And we went to different organizations. The minority Millennials, and we sliced the data specifically to minority information, to present them, and the idea was that… With each step, we got more and more specific, and… Am I explaining this in a way that makes sense?


AUDIENCE: I understand you.

KAI: Yeah. And we also went to libraries. Because libraries are kind of like the community connectors. And we wanted to reach people that we normally weren’t reaching, because just publishing it on the website, nobody is gonna read you. And we’re not reaching a new audience that… We’re not reaching the people that we should be. So we started going to libraries, talking to librarians, figuring out… First we went to libraries. Then we figured out… How do we amplify our reach within libraries? We asked them: Can we set up a booth? Can we get involved with your events? Can we share your publication, and you share it within your networks? Just so that you can get this information out there.

So the hope is: Now, this part of the exercise, you take your goal, your challenge, and you try to sketch out how to get there, and with each step, you build towards more and more amplification that leads you to your end result. Yeah. Okay.

ANJANETTE: Okay. So this is a reminder that your sketch – we want to publish it when you’re done. And it’s just… It’s on a blog. It’s not published in a newspaper or anything like that, but any journalism blog so that others can see it. I mentioned the mediumproject at UNC Annenberg. So the problems you’re solving with this particular story, the steps you’re taking to get around the challenge, to get to that end goal of impact… We want to share that out. So use the construction paper. Use your Sharpie. If you want googly eyes and glue, this is where people need to see it, or whatever you think the googly eyes might mean. Use that. There is a number in the top right hand corner of your story. Please put that on your sketch so that we know it corresponds. We need one sketch per table. But you’re welcome to do one or more. Yes?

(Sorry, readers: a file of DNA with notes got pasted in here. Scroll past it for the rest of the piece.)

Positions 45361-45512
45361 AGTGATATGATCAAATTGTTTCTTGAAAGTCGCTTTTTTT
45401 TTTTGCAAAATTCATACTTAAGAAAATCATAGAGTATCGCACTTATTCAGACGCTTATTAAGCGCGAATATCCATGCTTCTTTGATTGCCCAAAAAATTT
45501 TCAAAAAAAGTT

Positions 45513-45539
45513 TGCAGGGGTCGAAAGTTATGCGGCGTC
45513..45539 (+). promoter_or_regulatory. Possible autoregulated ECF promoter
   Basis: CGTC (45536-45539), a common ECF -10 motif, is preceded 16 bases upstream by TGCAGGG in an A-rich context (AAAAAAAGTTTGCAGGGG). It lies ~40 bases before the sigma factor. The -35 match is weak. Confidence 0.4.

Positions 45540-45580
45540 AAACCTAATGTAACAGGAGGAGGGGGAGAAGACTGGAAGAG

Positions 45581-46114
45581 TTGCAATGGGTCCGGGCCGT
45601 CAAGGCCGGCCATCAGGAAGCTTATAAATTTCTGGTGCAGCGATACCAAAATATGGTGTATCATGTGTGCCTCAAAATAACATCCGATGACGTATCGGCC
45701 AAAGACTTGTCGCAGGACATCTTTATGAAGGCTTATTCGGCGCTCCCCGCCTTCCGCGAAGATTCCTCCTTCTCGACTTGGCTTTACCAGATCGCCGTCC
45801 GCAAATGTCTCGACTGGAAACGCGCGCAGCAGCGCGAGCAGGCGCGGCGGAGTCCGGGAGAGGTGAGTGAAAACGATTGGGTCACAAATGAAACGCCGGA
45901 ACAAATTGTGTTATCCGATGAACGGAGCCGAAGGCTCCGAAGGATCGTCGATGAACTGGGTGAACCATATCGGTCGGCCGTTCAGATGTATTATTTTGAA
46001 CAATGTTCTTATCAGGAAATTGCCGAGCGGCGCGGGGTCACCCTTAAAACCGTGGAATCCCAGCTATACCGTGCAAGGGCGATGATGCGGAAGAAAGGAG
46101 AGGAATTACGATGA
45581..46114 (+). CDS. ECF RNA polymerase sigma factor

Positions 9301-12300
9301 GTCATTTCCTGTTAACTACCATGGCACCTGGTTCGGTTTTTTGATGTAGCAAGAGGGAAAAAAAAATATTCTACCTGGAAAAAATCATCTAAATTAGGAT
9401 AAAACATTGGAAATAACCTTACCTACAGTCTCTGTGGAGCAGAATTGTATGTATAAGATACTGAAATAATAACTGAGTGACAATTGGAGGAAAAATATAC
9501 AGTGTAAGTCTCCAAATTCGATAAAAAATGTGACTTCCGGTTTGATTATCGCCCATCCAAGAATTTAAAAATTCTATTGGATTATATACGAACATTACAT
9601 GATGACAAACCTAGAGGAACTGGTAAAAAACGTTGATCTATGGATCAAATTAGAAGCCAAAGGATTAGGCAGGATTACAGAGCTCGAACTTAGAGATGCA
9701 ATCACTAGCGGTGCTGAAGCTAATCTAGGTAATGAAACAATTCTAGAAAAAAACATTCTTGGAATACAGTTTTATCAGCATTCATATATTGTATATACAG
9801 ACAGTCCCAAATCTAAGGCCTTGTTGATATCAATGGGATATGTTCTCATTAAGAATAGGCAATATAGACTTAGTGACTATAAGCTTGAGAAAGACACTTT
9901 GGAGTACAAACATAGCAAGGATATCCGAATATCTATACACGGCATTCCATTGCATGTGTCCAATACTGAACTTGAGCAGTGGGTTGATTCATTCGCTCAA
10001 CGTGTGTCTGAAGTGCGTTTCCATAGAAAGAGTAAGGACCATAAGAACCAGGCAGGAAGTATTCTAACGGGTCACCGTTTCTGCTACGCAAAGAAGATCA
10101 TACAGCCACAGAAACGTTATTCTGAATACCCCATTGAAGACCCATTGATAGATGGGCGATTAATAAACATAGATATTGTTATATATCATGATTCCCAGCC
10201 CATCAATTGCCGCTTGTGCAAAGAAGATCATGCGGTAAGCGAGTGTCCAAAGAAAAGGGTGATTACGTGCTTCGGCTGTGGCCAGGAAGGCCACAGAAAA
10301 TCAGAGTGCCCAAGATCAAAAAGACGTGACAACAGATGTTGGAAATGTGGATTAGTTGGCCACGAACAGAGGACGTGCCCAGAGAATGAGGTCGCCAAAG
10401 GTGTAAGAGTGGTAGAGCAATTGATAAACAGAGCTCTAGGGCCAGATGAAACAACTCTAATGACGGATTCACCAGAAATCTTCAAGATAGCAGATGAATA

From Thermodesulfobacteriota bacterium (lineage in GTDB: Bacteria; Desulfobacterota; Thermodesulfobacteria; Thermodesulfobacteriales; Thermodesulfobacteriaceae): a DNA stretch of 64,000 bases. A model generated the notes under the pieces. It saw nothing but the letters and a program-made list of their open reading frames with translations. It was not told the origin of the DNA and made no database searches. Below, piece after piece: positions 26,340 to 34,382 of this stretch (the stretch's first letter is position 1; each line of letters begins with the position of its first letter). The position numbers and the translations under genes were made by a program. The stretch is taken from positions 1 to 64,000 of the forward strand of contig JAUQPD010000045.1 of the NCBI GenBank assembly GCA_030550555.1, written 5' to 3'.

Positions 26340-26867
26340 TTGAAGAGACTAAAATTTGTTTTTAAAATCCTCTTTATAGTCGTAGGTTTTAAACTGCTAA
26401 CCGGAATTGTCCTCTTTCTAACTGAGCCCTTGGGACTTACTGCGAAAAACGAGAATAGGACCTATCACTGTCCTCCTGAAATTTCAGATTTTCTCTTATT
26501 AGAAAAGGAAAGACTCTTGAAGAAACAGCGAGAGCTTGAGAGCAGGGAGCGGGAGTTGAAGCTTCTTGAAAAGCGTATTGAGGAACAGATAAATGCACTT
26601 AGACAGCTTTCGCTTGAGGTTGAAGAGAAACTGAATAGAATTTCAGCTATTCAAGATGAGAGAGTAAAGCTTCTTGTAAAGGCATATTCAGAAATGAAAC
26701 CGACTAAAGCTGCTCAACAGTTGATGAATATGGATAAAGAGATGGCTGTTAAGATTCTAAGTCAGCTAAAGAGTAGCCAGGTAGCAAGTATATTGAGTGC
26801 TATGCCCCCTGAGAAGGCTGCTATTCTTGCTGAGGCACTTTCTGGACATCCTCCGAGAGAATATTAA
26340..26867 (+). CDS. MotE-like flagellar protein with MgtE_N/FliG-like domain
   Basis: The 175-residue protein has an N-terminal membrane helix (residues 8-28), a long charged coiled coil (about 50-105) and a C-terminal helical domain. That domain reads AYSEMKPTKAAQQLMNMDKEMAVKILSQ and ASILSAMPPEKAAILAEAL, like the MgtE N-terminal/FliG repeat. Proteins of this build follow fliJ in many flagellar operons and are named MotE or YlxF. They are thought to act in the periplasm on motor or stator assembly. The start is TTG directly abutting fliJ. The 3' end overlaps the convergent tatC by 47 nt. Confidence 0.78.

AUDIENCE: To be clear, and I think I know this… You’re not saying a sketch of the product?

ANJANETTE: The process.

AUDIENCE: Not the product?

ANJANETTE: Thank you. Sketch the process.

KAI: Okay. So we have five minutes left. And we want people to be able to share kind of what they got. So… Let’s do the last sharing part. I think we have a slide for it. No? Maybe? Doesn’t matter. All right. Who wants to share what their sketch of their process is? Otherwise I’m gonna send… Can I call on you? Thing. All right. It’s a sharing session. I can’t talk anymore. It’s the sharing part, because we only have a few minutes left. Cordelia, if you could start?

AUDIENCE: Sure. Our first step is to take what publicly available data there is, to prioritize which bridges we’re going to do stories on. The second is going to those… The communities around this priority of bridges and ask about their perspectives of what they want to do with this bridge, stuff like that. The third is publish those stories. Publish the data we have on those bridges. And then the fourth is trying to… Sort of convene the people, to have input into the long-term decisions around what happens to those bridges. Because a lot of times, it’s just the Department of Transportation saying: Here’s our decision, rather than the community saying: Here’s what we want. So for us, the impact is connecting those two things.